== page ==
The Nigerian Railway Corporation (NRC) has announced that commercial activities will begin on the Lagos-Ibadan Railway on December 7. This was disclosed when the Minister of Transportation, Rotimi Amaechi, visited for his monthly inspection of the ongoing work. The Minister was accompanied by the Permanent Secretary of the Ministry, Dr. Magdalene Ajani and Managing Director of the Nigerian Railway Corporation (NRC), Fidet Okhiria.
At the Agege substation, the Minister expressed dismay at what he called the slow pace of work, even as he told the personnel of the contractor, the China Civil Engineering Construction Company (CCECC) that he would return on-site on December 19 to ascertain the progress of work. He also debunked media reports which suggested that the government is requesting an additional $650million for the completion of the project.
The Federal Government had come under criticism for requesting an additional loan despite the claim that the job was at 90 per cent completion level.
Amaechi during its monthly inspection of the rail project clarified that the government never requested an additional loan for the project, saying the $650million loan that has long been approved was for the Lagos-Ibadan and Itakpe-Warri lines.
He decried the pace of work on the Lagos-Ibadan rail line project stating that inadequate manpower was slowing it down, appealing to the contractor to engage more hands to speed up the pace of work.
The Guardian gathered that though contract staff handling different aspects of the project numbered about 10, 000 before the outbreak of COVID-19, the current strength is about 3,000.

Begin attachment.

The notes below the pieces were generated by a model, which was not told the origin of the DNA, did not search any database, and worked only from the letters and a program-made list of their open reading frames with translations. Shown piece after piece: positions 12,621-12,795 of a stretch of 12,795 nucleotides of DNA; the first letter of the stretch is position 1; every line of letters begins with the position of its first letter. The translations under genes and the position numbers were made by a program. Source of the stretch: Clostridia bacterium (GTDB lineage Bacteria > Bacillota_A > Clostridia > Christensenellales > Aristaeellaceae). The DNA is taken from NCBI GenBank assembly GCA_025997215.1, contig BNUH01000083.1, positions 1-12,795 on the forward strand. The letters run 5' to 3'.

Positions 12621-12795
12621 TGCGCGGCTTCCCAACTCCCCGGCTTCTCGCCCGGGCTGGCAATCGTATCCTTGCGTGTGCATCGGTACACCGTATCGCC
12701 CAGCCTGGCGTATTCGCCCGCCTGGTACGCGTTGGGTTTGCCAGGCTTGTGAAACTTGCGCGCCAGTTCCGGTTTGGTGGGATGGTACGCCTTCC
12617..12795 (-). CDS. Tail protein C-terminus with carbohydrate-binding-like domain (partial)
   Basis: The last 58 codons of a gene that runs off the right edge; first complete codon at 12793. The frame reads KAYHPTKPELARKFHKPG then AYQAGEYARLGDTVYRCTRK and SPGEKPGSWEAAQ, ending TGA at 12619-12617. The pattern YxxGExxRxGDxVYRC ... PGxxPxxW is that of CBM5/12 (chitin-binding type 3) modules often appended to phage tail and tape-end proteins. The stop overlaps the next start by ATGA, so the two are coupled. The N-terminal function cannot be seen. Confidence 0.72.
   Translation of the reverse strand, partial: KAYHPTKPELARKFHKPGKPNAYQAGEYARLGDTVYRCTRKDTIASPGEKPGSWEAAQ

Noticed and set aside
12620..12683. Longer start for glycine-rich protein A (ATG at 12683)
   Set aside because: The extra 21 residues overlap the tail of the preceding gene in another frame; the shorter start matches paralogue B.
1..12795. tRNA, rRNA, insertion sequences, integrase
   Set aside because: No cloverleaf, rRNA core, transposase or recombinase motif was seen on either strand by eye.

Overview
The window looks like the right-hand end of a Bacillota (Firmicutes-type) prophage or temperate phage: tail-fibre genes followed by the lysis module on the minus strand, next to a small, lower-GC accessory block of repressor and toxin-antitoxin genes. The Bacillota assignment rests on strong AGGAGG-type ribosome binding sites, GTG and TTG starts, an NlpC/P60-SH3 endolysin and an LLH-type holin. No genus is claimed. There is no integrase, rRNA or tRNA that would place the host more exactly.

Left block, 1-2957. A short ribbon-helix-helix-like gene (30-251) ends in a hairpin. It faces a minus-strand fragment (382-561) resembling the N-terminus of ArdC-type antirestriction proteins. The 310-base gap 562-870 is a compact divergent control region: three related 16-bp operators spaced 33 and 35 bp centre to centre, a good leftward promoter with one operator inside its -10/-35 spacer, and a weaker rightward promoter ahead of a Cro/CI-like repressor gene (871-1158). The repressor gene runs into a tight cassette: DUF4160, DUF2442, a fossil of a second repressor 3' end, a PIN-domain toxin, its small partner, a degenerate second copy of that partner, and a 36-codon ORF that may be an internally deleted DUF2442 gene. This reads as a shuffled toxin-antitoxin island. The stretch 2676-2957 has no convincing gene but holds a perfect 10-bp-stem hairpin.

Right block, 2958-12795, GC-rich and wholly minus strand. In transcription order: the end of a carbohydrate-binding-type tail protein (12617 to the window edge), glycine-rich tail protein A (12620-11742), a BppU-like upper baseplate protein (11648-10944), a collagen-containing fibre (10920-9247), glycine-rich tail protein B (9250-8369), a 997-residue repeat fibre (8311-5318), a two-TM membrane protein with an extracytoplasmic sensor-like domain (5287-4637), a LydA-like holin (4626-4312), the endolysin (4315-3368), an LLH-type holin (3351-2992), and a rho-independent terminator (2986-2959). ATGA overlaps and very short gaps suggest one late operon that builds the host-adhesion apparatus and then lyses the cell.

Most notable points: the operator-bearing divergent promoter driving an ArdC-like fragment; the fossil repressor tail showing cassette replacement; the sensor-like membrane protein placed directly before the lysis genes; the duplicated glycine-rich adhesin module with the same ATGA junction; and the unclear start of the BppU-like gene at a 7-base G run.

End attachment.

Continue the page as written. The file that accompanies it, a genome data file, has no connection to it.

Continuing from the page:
Amaechi said: “I never told the National Assembly we required $650 million additional loan. What we laid was the cost of the contract, which was between $1.6. The $650million was for extra work for Itakpe-Warri and Lagos-Ibadan, and that has been approved a very long time.
“All the funds we required for the project have been approved and we don’t need additional money. Speaking on the Kano-Maradi line, the Minister insisted that the project is purely based based on economic development and employment consideration.
He said: “We are tired of making this explanation; we don’t have wives in Niger Republic. My first time in Niamey was three weeks ago, and I was there to request for a right of way and land to build warehouses.
“We are doing it to grow the economy and create employment. Even if we stop it at Jibya, Jibya to Niger is just a 20-minute drive.
“I have said that we are not competing well with Benin Republic, Togo, Cameroon and Ghana over cargos that come from a landlocked state. The excuse they gave is that for the poor competition is that our roads are bad, criminals attack them, multiple checkpoints and they are unable to do business because of the high cost of transactions.
“So, if we must compete favourably, transaction costs must compete favourably. Nigeria has to make the sacrifice of not just rebuilding their roads but also the rail lines.
“What this means is that goods going to the Niger Republic can be processed by the Nigerian Customs at Maradi and transported to Apapa seaport in which case there will be no police, customs, immigration checks.”